This Brexit sounds like an excellent idea then, doesn’t it?

Britain’s exit from the European Union would lead to the “implosion” of the continental bloc and force the United States to intervene to put “Humpty Dumpty back together again”, the boss of the London Stock Exchange has claimed.

Xavier Rolet added that the “UK leaving the European Union is the end of the European Union”. In an interview with The Daily Telegraph, Mr Rolet, one of 200 business leaders to sign a high-profile letter in February supporting the campaign for the UK to remain in Europe, said such a prospect would be “devastating.”

Bring it on really……

79 thoughts on “This Brexit sounds like an excellent idea then, doesn’t it?”

  1. One more reason to vote Leave, then. In other news, the Cloggies are tooling up to give the EU two fingers of scorn next Thursday in a referendum on the accession of Ukraine. Life is good.

  2. I love the sound of panic in the morning as the political classes and corporatists see their cosy relationship unravelling..

  3. The EU prevents its members picking winners and skewing procurement. In a world of Trump and Chinese steel tariffs etc, it is the best safe haven we have

  4. Prevents us picking winners by insisting that we subsidise farming, green power, etc, etc, etc?

    You know, insists that we must pick losers to piss money all over?

  5. It’s curious that so many have observed that the reason to Remain is not because overall the EU is an amazing benefit to the UK, but because: our civil service are now so incompetent they couldn’t manage outside; although we’re in trade deficit and a net contributor with respect to the EU, the British economy and science would collapse without it; it’s a club we joined, and we just have to lump it; everyone else in the EU is so horrible they can’t be left to their own devices, and anyway they won’t be nice to the UK post exit; and now the EU would collapse if the UK left.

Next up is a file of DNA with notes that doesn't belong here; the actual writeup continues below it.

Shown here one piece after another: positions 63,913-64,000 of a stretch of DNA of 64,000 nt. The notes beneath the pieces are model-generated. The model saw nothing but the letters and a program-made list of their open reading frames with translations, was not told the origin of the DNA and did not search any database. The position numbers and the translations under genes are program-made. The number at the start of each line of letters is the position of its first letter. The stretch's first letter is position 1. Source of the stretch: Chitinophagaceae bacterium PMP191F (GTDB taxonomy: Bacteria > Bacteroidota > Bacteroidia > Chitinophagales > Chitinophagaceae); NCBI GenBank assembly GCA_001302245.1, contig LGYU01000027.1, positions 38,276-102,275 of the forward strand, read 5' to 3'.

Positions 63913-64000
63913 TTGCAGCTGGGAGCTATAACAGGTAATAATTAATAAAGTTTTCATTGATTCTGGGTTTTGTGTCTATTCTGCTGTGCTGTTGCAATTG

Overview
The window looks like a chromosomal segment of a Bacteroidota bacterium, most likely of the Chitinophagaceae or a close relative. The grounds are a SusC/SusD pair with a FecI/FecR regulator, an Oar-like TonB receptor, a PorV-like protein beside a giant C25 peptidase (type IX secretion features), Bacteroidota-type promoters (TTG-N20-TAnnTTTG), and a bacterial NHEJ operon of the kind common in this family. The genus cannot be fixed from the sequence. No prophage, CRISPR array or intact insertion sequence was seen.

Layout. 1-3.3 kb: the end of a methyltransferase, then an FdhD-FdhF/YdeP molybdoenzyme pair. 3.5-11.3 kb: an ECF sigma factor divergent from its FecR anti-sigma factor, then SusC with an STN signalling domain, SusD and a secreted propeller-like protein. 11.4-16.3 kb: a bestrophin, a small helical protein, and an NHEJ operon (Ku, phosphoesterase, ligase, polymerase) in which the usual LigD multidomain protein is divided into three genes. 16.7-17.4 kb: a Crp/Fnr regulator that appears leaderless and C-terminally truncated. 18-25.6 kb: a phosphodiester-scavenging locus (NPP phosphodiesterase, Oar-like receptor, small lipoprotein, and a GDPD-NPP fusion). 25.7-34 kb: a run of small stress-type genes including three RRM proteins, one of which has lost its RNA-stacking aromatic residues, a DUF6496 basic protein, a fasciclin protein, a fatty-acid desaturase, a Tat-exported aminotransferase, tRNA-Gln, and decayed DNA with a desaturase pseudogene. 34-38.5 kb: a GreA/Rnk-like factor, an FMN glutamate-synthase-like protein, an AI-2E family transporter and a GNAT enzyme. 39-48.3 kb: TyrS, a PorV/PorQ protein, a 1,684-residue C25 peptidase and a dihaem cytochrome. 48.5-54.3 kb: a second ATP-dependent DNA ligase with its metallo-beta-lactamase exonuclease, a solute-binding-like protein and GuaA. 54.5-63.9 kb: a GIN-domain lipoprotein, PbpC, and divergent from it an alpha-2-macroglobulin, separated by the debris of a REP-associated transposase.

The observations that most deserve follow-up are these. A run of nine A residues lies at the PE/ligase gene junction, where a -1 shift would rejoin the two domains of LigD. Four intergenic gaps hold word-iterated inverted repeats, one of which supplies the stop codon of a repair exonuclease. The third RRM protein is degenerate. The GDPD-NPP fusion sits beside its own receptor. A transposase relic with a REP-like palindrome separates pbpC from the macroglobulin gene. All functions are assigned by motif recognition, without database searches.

Perhaps they are saving the amazing and irreplaceable advantages of being a member until some time in June?

  6. So Much For Subtlety

    Rolet was born in Aix-les-Bains, France. He is the eldest of three children born to military parents. His early life was spent in Algeria and France

    Why should we give a f**k what some French man thinks? For that matter why the f**k does this French man even have the cheek to express an opinion?

    In a better world the only communication we would have with this man would be at bayonet point.

  7. Careful what we wish for.
    The euro comprises maybe 20% of central bank deposits and huge quantities of government and corporate securities.
    What happens if the EU fragments and those funds are considered sub-par for investment?
    A big bank run at the very least.
    Write your own script from then on. My version includes Cameron saying we have to stay in despite the referendum result, so as to save the world . . . .

  8. The fallout from the collapse of the euro will hit us, brexit or no. More likely to survive it from the outside.

  9. It’s in the UK’s overriding interest that the EU is well run. UK leading in Europe would benefit everyone. A pity it has never been tried

  10. The parade of liars is being joined by loons now.

    JimW: The economic crunch is coming anyway.

    The lies really are getting desperate now.

  11. Another Steve? A troll without a sense of humour it seems.